That is exactly the question John Doe (not his real name) asked himself. Facing a couple of serious drug distribution offenses, John made a plea deal which included a “substantial assistance” commitment like the one we quoted above. After John’s guilty plea, the district court didn’t sentence him right away, but instead held him in protective custody while he and a family member (Jane Doe, perhaps) helped the cops bring down a local drug operation. That cooperation placed both of their lives at risk.
The Assistant U.S. Attorney was happy with John’s assistance. However, the government, being the bureaucracy it is, ran substantial assistance requests through a committee. The AUSA twice asked the downward departure committee to approve the filing of a substantial-assistance motion on John’s behalf. Without explanation, and despite the opinion of both the AUSA and the local police, the committee denied the request.
John filed a motion with the court to enforce the plea agreement. Citing general contract-law principles, he argued the government had acted arbitrarily and in bad faith by refusing to file a substantial-assistance motion. The district court denied John’s motion, reasoning that the plea agreement’s plain language left the decision to file a substantial-assistance motion to the government’s sole discretion. Based on a Guidelines range of 121 to 151 months in prison and a mandatory minimum of 120 months, the district court sentenced John to 121 months.
Last Friday, the 10th Circuit reversed the sentence. The Court held that under the Supreme Court’s decision in Wade v. United States, the district court was empowered to determine whether the denial of a Sec. 5K1.1 motion was “based on an unconstitutional motive” or “not rationally related to any legitimate [g]overnment end.” But, the Circuit said, Wade did not say that those were the only reasons for reviewing a government refusal. Rather, plea agreements are contracts, and contractual disputes are subject to certain legal principles.
One such principle is that “every contract imposes upon each party a duty of good faith and fair dealing in its performance.” And “courts are quite practiced at determining whether an allegation of bad faith has been established.” The 10th said that applying this contract principle, “the sole question before a district court undertaking such review is whether the government’s refusal to file a substantial-assistance motion is based on an honest evaluation of the assistance provided and not on considerations extraneous to that assistance… [I]f the government wishes to avoid even this minimal level of scrutiny, it can easily do so: it can decline to include discretionary substantial-assistance clauses in its plea agreements.”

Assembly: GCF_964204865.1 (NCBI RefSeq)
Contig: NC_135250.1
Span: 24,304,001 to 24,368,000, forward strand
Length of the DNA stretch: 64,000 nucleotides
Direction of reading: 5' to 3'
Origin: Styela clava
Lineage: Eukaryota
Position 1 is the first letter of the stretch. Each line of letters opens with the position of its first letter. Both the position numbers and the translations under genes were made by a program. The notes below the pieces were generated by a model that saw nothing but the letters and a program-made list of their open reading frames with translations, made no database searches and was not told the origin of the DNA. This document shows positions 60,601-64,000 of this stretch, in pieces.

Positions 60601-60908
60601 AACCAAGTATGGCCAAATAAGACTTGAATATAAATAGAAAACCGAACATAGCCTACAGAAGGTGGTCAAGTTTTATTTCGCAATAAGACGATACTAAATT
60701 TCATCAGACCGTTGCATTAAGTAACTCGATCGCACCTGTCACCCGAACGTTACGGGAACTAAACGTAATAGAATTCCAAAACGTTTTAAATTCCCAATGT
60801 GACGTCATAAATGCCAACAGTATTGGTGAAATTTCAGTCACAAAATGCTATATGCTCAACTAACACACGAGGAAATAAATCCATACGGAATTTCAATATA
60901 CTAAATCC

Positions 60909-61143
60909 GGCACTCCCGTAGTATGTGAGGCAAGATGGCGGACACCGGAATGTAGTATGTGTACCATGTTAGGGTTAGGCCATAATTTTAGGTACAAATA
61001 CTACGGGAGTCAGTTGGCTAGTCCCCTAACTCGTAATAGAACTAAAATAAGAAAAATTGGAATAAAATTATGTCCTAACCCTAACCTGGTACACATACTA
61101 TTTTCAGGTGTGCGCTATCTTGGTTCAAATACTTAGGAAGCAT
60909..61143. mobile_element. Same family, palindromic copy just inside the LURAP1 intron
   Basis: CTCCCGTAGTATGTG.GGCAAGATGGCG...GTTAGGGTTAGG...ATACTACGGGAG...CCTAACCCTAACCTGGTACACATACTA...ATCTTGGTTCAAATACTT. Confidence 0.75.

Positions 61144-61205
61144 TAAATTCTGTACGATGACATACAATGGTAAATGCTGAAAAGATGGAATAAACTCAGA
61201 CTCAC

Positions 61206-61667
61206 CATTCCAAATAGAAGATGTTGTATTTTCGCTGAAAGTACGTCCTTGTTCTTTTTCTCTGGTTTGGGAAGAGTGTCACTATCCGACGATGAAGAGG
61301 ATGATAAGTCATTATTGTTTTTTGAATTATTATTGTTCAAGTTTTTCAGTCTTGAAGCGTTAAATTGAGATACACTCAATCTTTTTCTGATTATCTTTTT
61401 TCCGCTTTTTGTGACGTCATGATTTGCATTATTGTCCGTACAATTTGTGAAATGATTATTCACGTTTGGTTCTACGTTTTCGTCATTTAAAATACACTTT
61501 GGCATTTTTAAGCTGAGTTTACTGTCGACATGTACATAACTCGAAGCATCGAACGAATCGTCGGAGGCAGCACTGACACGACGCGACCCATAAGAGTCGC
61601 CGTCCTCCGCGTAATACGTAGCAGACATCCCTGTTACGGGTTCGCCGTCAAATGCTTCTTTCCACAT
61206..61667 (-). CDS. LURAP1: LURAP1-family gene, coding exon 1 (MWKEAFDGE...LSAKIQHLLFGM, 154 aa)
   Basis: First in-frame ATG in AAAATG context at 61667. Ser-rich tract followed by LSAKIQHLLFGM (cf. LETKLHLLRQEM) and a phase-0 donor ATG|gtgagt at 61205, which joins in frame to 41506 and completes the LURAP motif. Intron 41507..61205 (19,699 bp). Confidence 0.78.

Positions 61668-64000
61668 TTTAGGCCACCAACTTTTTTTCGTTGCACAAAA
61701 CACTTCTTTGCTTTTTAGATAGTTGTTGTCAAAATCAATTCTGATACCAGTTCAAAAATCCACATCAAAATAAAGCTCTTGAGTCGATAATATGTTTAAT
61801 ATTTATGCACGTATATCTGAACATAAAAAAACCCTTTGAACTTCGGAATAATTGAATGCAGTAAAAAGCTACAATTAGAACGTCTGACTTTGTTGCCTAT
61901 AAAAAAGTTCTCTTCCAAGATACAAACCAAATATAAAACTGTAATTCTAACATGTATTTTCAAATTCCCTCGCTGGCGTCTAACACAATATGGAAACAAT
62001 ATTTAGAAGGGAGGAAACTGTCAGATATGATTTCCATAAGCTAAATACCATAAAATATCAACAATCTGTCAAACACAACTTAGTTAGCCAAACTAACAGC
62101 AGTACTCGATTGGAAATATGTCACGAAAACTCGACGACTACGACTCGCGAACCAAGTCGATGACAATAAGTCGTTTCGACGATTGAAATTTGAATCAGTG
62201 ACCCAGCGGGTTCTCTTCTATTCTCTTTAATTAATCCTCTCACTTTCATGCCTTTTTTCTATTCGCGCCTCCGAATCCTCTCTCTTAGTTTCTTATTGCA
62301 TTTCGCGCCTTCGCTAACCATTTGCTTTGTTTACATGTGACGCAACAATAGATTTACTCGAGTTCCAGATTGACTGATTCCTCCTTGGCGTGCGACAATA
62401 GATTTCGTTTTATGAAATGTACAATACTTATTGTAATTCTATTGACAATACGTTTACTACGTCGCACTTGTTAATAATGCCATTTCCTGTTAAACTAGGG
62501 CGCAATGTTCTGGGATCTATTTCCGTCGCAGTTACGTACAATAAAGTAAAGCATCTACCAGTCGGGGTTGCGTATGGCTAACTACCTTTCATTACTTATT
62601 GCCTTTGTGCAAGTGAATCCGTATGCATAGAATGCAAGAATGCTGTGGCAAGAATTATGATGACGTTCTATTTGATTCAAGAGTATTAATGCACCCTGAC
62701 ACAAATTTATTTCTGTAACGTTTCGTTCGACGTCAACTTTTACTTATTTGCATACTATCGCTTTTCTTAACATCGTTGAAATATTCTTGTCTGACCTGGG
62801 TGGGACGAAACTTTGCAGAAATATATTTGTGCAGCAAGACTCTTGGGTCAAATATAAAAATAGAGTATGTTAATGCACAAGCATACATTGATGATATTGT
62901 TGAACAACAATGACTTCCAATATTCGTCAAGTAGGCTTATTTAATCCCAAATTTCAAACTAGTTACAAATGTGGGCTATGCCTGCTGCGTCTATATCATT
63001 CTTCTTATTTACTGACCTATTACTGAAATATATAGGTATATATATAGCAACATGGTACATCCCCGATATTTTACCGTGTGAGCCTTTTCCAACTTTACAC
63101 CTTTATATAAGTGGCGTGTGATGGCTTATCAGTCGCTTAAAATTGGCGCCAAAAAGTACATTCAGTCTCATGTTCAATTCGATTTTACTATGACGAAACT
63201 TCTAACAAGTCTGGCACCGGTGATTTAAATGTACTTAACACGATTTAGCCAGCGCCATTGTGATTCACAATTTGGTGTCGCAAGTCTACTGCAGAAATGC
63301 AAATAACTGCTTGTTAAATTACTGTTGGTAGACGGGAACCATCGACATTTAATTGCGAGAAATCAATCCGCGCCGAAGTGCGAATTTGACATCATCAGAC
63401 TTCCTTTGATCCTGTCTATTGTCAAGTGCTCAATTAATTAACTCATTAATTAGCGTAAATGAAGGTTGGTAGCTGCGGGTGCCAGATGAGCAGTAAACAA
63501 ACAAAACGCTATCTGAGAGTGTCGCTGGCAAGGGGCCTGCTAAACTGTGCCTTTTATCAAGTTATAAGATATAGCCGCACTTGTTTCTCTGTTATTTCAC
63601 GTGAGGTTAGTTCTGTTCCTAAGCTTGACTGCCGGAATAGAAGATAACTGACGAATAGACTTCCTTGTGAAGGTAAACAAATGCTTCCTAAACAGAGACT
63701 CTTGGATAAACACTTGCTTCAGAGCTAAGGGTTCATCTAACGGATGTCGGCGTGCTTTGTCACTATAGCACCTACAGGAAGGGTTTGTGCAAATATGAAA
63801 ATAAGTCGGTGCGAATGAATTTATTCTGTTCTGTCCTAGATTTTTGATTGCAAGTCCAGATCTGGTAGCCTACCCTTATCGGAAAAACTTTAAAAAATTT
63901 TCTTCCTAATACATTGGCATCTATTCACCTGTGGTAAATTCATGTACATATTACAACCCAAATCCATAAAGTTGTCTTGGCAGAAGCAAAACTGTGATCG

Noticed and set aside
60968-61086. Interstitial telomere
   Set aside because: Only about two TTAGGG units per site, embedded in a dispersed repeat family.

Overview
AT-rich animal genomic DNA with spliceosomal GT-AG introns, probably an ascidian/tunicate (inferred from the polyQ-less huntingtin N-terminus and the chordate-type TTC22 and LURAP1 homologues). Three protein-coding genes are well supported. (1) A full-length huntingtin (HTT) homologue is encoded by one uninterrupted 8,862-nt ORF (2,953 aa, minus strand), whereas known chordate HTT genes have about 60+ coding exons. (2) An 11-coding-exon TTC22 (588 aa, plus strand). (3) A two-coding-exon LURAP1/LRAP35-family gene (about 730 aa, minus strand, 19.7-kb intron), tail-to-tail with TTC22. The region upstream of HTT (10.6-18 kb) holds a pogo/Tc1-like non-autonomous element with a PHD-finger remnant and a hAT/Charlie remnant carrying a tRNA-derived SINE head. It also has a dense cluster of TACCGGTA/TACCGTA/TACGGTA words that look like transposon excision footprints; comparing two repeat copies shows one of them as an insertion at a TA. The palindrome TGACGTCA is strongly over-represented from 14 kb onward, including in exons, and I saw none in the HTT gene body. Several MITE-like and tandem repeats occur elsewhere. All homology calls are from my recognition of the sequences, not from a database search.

Of course, the government is not about to exclude the language, because that language is a big selling point to attract defendants to plea deals. Those defendants who “bargain away important rights in reliance on those clauses are entitled to a “reasonable expectation of receiving something in return for the surrender of their rights — i.e., a discretionary evaluation of their cooperation in good faith.” Accordingly, the Circuit said, “even when a plea agreement gives the government complete discretion to decide whether to file a substantial-assistance motion, a court may nevertheless review whether the prosecutor has made its determination not to file such a motion in good faith.”
For a defendant seeking to trigger a good-faith review of a prosecutor’s discretionary refusal to file a substantial-assistance motion, he must “first allege that the government acted in bad faith. The government may then rebut that allegation by providing its reasons for refusing to file the motion. Assuming those reasons are at least facially plausible, we hold that a defendant is only entitled to good-faith review if he or she produces evidence giving reason to question the justification the government advanced.”
The district court’s refusal to consider whether the government acted in good faith required that the case be remanded.
United States v. Doe, Case No. 17-604 (10th Cir., Aug. 4, 2017)
– Thomas L. Root